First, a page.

"Spencer was known in Hollywood as an 'actor's actor,' and his intense powers of concentration were legendary. I never had the feeling that he was acting, but that the truth of the scene occurred at the very moment he spoke, and no matter how many times we repeated a scene, that spontaneity was always there. Like George Arliss, he was extremely meticulous in his work and methodical in his schedule. He took two hours for lunch and quit every day at five o'clock, and that was that. I worked with Spencer several times after that, and it was always stimulating and rewarding for me."
Bennett biographer Brian Kellow later wrote that the making of Me and My Gal "was pure pleasure for Joan. She was fascinated by Tracy's disdain for rehearsal. He always came to the set with his lines letter-perfect and saw no real reason to rehearse, fearing it would rob his performance of spontaneity... Me and My Gal marked the beginning of a distinct pattern that would run throughout Joan's career. Given a good director, such as Raoul Walsh, she responded with a fine performance. But if she was stuck with an indifferent script and a director who was no more than a traffic cop, her performance could be clumsy and inert.... But for much of the 1930s, Joan's lack of assertiveness meant that she was stuck playing bland ingnue parts."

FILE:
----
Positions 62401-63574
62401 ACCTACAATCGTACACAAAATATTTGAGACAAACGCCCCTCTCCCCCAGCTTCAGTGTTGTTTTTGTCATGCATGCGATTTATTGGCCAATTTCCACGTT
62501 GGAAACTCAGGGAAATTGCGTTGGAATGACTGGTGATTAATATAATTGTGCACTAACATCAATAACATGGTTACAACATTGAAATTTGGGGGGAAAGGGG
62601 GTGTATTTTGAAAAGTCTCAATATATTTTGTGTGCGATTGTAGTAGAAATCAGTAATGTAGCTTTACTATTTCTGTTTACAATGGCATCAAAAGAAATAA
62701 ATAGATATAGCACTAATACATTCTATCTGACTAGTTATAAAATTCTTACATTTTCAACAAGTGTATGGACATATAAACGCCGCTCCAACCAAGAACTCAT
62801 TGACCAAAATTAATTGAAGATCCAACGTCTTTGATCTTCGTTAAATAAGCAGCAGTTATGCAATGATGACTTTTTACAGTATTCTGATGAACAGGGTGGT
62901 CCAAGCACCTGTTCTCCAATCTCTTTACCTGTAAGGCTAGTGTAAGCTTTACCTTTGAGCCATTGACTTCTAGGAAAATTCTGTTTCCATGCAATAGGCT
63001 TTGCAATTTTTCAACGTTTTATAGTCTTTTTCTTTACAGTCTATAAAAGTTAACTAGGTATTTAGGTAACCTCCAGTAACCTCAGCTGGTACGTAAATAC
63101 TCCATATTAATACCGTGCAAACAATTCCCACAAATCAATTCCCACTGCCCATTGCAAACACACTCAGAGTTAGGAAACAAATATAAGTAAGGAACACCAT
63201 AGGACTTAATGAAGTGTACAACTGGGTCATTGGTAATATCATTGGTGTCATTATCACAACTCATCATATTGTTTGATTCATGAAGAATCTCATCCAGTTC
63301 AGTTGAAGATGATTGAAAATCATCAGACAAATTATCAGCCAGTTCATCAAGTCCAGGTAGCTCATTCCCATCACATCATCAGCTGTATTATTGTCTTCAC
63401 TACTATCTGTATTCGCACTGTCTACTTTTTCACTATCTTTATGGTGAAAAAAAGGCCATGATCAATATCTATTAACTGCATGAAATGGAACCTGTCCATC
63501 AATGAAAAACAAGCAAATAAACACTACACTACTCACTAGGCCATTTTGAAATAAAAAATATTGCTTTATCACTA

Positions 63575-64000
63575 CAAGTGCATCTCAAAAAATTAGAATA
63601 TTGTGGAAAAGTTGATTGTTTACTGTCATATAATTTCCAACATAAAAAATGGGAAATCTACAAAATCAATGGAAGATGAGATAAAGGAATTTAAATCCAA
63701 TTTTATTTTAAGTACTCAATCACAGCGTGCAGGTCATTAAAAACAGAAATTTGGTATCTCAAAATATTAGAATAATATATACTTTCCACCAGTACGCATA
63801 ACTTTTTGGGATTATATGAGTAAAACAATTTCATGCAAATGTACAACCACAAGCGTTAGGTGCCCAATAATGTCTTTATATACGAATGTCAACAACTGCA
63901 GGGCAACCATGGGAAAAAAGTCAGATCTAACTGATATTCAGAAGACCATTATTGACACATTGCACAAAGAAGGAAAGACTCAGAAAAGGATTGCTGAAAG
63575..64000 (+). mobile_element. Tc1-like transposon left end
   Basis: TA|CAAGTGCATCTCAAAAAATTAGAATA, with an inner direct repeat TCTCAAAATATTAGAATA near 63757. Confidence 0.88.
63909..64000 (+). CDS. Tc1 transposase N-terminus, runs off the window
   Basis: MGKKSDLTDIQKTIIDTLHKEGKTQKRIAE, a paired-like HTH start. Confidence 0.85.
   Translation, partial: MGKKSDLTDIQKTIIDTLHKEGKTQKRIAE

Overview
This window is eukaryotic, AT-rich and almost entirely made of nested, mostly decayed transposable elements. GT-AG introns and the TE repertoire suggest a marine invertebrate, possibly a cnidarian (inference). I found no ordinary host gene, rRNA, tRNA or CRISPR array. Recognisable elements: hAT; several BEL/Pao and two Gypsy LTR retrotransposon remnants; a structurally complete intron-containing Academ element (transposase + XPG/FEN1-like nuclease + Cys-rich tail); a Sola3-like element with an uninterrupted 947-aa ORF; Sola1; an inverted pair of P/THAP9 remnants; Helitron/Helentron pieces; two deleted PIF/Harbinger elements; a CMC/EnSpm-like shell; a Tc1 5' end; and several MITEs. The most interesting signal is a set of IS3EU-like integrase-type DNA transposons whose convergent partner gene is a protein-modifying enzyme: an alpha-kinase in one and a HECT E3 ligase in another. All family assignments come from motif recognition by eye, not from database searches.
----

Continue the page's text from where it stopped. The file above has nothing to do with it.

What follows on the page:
Fox remade Me and My Gal in 1940 as Pier 13, starring Lloyd Nolan and Lynn Bari.
Director: Raoul Walsh
Screenplay: Philip Klein, Barry Conners (story); Arthur Kober; Frank Dolan, Philip Dunne, Charles Vidor, Alfred A. Cohn
Cinematography: Arthur Miller
Art Direction: Gordon Wiles
Film Editing: Jack Murray (uncredited)
Cast: Spencer Tracy (Danny Dolan), Joan Bennett (Helen Riley), Marion Burns (Kate Riley), George Walsh (Duke), J. Farrell MacDonald (Pop Riley), Noel Madison (Baby Face), Henry B. Walthall (Sarge), Bert Hanlon (Jake), Adrian Morris (Allen), George Chandler (Eddie Collins).
by Jeremy Arnold
Joan Bennett and Lois Kibbee, The Bennett Playbill
Brian Kellow, The Bennetts: An Acting Family
Marilyn Ann Moss, Raoul Walsh: The True Adventures of Hollywood's Legendary Director